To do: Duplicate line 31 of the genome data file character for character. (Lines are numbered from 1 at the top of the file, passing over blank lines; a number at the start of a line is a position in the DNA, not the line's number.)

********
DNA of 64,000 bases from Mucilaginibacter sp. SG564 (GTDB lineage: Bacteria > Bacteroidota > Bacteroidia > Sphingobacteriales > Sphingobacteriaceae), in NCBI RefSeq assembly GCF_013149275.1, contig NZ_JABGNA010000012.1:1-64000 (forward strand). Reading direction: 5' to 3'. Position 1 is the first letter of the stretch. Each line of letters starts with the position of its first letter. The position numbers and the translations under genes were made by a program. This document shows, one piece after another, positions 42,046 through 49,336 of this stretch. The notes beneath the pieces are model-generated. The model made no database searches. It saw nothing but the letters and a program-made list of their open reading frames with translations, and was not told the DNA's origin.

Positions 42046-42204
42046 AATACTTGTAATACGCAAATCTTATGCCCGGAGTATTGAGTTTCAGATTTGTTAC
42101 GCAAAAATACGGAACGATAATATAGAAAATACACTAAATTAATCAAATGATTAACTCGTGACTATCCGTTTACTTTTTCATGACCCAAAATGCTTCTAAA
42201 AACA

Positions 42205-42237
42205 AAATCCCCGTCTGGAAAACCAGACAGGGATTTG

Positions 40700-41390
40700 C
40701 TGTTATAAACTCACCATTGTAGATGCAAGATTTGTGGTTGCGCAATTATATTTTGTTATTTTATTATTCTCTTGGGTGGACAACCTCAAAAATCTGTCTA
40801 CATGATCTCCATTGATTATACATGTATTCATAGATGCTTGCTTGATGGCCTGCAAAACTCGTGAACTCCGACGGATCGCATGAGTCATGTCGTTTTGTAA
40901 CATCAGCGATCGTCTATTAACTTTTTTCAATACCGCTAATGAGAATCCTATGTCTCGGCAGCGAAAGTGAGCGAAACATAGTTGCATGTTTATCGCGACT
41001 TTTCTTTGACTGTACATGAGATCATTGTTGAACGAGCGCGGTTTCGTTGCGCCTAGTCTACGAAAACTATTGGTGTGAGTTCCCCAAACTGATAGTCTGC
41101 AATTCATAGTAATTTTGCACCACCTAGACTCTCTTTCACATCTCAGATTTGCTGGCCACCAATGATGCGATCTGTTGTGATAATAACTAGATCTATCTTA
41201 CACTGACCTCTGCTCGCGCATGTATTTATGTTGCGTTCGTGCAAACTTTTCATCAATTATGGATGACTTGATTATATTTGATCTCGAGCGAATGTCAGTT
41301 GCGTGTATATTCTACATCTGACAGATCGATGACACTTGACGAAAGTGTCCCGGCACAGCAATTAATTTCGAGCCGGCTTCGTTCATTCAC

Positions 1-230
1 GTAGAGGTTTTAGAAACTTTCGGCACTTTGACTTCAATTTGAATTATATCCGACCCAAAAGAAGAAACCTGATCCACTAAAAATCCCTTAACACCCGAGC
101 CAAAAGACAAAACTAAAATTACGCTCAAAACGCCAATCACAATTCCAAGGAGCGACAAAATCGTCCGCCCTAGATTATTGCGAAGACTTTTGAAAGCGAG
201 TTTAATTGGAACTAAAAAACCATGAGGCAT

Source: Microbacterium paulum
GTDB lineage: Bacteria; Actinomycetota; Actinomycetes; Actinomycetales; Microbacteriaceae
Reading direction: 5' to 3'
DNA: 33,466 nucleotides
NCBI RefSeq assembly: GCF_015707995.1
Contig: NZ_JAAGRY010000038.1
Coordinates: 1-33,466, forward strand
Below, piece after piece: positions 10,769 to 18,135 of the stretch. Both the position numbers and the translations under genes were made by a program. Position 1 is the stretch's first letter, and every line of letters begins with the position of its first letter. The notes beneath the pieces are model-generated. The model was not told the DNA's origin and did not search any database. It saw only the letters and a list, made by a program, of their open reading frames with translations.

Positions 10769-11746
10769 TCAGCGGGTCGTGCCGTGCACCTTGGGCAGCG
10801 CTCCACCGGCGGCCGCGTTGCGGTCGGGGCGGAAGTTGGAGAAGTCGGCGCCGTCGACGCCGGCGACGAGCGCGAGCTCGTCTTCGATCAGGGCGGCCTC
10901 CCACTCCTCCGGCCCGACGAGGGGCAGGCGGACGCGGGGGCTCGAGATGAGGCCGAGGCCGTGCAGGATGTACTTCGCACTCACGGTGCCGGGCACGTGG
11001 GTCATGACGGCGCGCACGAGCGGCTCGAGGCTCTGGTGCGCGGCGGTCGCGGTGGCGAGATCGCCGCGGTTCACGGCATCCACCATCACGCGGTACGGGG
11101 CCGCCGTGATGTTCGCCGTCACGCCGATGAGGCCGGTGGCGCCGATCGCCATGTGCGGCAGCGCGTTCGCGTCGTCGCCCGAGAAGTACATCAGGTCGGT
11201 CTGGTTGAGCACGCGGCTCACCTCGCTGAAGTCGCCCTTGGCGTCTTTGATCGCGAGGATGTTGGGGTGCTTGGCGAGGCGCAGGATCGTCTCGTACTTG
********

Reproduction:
10801 CTCCACCGGCGGCCGCGTTGCGGTCGGGGCGGAAGTTGGAGAAGTCGGCGCCGTCGACGCCGGCGACGAGCGCGAGCTCGTCTTCGATCAGGGCGGCCTC